X and Gamma Ray Telescopes
Radio telescopes, which we talked about last time, help us explore the non-visible wavelengths that are longer than visible light. Since radio waves penetrate our atmosphere, we don’t have to send the telescopes into space to find them. They also can be ganged in order to increase their power.
The next development was telescopes that explore wavelengths shorter than visible light. Virtually none of these wavelengths—the X-rays and gamma rays—reach the surface of the earth. They are either reflected off the gasses of our atmosphere or are absorbed by them. In order to study these wavelengths, scientists devised both the instruments that can interpret the information and the means to place them securely at appropriate distances from Earth. Thus there are the obvious disadvantages of the great expense and engineering expertise necessary to launch, hold in place, and monitor space exploration. But, space frees these telescopes from the pollutions of Earth’s atmosphere, both its turbulence (that makes the stars twinkle), its frequent clouds, and the dirt we spew into it.
X-ray and gamma ray telescopes were first put to use in the early 1960s. They have greatly increased what we can “see” in our universe beyond the capabilities of optical telescopes; at the same time, they have deepened our puzzlement at what the universe contains and what it all means.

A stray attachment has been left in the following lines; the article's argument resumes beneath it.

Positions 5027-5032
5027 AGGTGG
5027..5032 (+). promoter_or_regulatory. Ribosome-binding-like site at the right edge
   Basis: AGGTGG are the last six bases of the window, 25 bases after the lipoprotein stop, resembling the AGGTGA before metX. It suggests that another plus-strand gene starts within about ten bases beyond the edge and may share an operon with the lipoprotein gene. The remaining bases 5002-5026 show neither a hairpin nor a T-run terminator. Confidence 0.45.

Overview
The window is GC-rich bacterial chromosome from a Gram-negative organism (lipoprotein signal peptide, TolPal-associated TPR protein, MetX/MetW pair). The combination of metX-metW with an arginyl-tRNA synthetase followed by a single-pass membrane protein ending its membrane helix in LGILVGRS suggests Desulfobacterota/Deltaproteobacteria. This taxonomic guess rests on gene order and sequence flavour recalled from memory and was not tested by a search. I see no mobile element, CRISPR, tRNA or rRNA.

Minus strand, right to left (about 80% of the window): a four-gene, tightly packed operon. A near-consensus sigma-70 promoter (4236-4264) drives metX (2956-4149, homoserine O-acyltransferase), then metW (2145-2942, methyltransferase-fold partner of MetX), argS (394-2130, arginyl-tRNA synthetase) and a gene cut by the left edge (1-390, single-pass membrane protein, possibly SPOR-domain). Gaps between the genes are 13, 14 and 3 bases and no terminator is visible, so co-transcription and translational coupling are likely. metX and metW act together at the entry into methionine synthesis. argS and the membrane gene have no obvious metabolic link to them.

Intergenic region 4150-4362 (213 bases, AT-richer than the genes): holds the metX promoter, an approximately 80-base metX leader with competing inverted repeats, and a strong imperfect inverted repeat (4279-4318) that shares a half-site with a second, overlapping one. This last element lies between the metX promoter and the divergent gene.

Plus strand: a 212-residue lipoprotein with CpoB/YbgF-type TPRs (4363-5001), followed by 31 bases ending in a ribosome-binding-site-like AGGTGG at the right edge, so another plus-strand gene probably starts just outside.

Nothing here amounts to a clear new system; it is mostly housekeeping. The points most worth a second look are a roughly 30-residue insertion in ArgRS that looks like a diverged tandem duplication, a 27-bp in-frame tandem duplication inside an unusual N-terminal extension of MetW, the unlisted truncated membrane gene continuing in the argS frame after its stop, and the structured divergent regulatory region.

Among these puzzles that astronomers have found using X-ray ’scopes is a strong source of X-rays at the center of our galaxy; they believe it shows a lot of violent activity there that they call a black hole. But—what does a black hole really do? (See McCandless’s article, “Speculations on a Black Hole Experiment, p. 5) How does it start? They have studied X-ray emissions from comets and the churning vortexes on the Sun’s surface.
By chance, in the 1970s when the US Vela spy satellite series was looking for Soviet nuclear testing, it recorded instead gamma ray flashes coming from outer space. Subsequent discoveries have shown that these violent bursts of energy occur anywhere, any time. Scientists do not understand them, but they believe they originated between three and ten billion light years away. (That’s a long time ago!) Among the most powerful known events in the universe, some last (or, more accurately, lasted) only fractions of seconds.
There’s always more to explore. Perhaps there are signals we don’t know exist. Certainly there are ways of looking that we haven’t thought of.
The pictures that astronomers have created from the data of all these ’scopes show our universe to be both violently explosive and fantastically beautiful. They draw us into the mysteries at the basis of all science: How much more? What does it all mean?
Sources: Kaufmann, Comins, Discovering the UniverseNASA websites, “Telescopes” Encyclopedia Britannica, 14th ed., “Telescopes”